Saturday, October 27, 2012

touching the earth

When I went to bed Friday night the fan was on and the windows were open. Sometime in the hours before dawn, a cold front blew in. Roused from sleep, I reached down to the foot of the bed and pulled the quilt up. At some point I became aware of Marc getting up to turn off the fan and again to close the windows.

It was overcast, cold, and blustery all day. 57˚ at the time I wrote this with a predicted low of 49˚ for that night, it was a winterish day. Today, Saturday, it is still overcast, cold (currently 50˚) and blowy. It looks like it's clearing up though.

I've been in the habit of picking up pecans once a day, getting anywhere from half of a gallon sized bucket's worth to a full one, but Friday was the first chance I had since Monday. I picked up two full buckets and then later, when I went out to water the garden, I stuffed my pockets full to bulging with the ones that were in my path that had fallen since. My one full box of pecans has become two.

I've abandoned my careful criss-crossing of the yard. I'm bored with that. I used to think of it as my pecan labyrinth. Lately I cover the yard in a more snaky fashion, wandering whither I go but eventually covering the entire field of interest. I think. It's still a labyrinth of sorts, I guess, though it has no structure at all.

I still contemplate stuff while I walk and I look forward to it not only for the goodness of the pecans that I'm collecting but also for the contact with the earth. I walk barefoot letting that energy flow up and into my feet. I need direct contact with the earth. I guess that's why I like to garden, to get out there and dig.

This lack of contact with the earth, the trend of living ever cleaner and more sterile lives, lives that are spent more and more indoors completely cut off from the planet that we sprang from, is, in my pet theory, one of the main reasons the human race has gone insane. And surely we must be insane considering all the damage we do to the ecosystem that we depend on for our very lives. Not to mention all the damage we do to each other.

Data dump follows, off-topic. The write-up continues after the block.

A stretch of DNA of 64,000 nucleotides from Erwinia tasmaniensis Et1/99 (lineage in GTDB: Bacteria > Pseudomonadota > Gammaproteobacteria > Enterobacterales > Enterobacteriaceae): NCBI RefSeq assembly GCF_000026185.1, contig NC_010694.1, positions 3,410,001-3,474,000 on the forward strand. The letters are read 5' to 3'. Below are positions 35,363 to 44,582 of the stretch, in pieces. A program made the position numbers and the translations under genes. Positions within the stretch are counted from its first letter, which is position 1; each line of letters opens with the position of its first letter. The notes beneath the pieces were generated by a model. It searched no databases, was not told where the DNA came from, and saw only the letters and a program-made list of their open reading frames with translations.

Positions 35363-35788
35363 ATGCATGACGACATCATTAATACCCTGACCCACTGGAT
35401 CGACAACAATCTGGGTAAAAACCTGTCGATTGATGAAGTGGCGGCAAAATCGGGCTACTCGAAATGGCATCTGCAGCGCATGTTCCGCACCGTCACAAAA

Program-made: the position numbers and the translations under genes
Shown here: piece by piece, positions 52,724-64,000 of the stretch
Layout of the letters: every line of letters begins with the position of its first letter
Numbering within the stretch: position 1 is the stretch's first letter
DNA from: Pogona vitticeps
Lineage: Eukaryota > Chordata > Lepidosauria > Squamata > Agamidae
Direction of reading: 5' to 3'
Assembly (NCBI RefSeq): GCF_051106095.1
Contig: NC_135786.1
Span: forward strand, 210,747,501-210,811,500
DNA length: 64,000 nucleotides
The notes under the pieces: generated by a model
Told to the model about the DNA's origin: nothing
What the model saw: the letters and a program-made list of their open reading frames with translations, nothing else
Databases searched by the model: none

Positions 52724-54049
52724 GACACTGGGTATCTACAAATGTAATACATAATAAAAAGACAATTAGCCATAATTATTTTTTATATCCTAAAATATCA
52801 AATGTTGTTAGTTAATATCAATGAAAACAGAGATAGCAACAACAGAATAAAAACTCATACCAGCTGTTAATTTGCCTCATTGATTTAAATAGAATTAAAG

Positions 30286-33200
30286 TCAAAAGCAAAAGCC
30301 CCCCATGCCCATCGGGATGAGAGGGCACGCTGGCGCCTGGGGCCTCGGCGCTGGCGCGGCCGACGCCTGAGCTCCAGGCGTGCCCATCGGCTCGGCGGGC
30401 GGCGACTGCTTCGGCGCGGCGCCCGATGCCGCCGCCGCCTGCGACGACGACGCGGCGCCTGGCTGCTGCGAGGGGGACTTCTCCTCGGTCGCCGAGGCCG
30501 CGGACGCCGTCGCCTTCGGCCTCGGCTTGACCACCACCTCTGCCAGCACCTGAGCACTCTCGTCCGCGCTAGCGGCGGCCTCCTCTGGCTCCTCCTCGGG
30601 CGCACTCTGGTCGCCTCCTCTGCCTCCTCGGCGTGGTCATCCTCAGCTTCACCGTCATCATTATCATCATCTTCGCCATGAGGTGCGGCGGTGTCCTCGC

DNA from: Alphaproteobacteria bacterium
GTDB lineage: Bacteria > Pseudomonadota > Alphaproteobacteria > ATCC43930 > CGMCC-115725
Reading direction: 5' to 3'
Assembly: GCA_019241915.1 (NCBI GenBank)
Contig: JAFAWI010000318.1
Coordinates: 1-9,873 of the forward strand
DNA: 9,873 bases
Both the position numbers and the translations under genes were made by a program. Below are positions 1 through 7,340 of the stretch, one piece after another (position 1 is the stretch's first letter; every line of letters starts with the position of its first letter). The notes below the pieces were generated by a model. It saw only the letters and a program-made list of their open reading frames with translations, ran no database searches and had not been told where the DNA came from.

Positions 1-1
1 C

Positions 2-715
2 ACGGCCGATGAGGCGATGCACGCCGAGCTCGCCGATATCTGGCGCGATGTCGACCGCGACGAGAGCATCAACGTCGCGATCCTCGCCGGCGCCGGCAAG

Walking barefoot, digging in the dirt, wandering the woods and prairies, paddling the rivers, sleeping on the ground under the stars, these are the times when I have felt most serene. Being in touch with the earth, being covered in the earth, breathing the earth, absorbing the life and energy and magnetism of the planet keeps me centered. It's why, I guess, whenever I am unhappy or angry, my first impulse is to go outdoors, to let all that negative emotion drain away.

So while I am not sad to see the intense heat of summer fade away, I am less than excited about the cold winter days to come when I must, finally, for comfort's sake, put on shoes and limit my time outdoors.


  1. i loved this post. beautifully written and very true. :)

  2. This really is a beautiful post Ellen. I do think the world has gone mad.

  3. People have always been insane. Back when we didn't have sufficient shelter, we went haywire to protect ourselves. Now we have too much shelter.

    I love it that your pecan walk has become snake like. That is SO right!

  4. Maybe that's why so many have SAD. I am most content when I am in my gardens.

  5. Nice thoughts, I had a similar experience a few nights ago, but just gathered under the blankets more. I turned on the heat tonight.

  6. I hear you! I do think people suffer for a lack of contact with the earth. Even in my urban environment, I go to the park all the time just to sit on the grass. A lot of people don't even do that.

  7. What a wonderful post. Alas I am one who finds it necessary to limit my time out of doors...due to severe allergies and a land filled with cactus and tumbleweeds. Ha

    But I do go for a walk everyday and just enjoy the clean fresh air.

    Walk barefoot for me, k??

  8. I think you are absolutely right about the cause of our "insanity." And snaking through the pecans is an interesting choice of words considering your barefoot adventure a while back.

  9. I will definitely miss being able to sit in our swing & watch sparrowpalooza in the back yard. I never go barefoot back there though because the ground is hard as concrete & lumpy with it. I'll just have to wait until next spring & walk barefoot in my dad's yard :)

  10. This read like a post that might have been written by Barbara Kingsolver. Have you read "Prodigal Summer"? It's one of my all time favourite books. I loved the sense that, while reading it, I was deeply connected with the environment and the people in it. I wish I could wander my back yard barefoot but the prickles are winning as summer approaches. Good news is that my vegetable patch is going gangbusters and there is a great crop of tomatoes ripening. Barefoot at the beach is my kind of heaven.

  11. Congrats on your POTW and so glad that Hillary sent me this way. What a lovely read.

  12. How true this is Ellen. Barefoot-ness is fabulous, although I imagine stepping on pecans might be a bit like walking over the acorns in our back yard. (How I wish they were pecans.)


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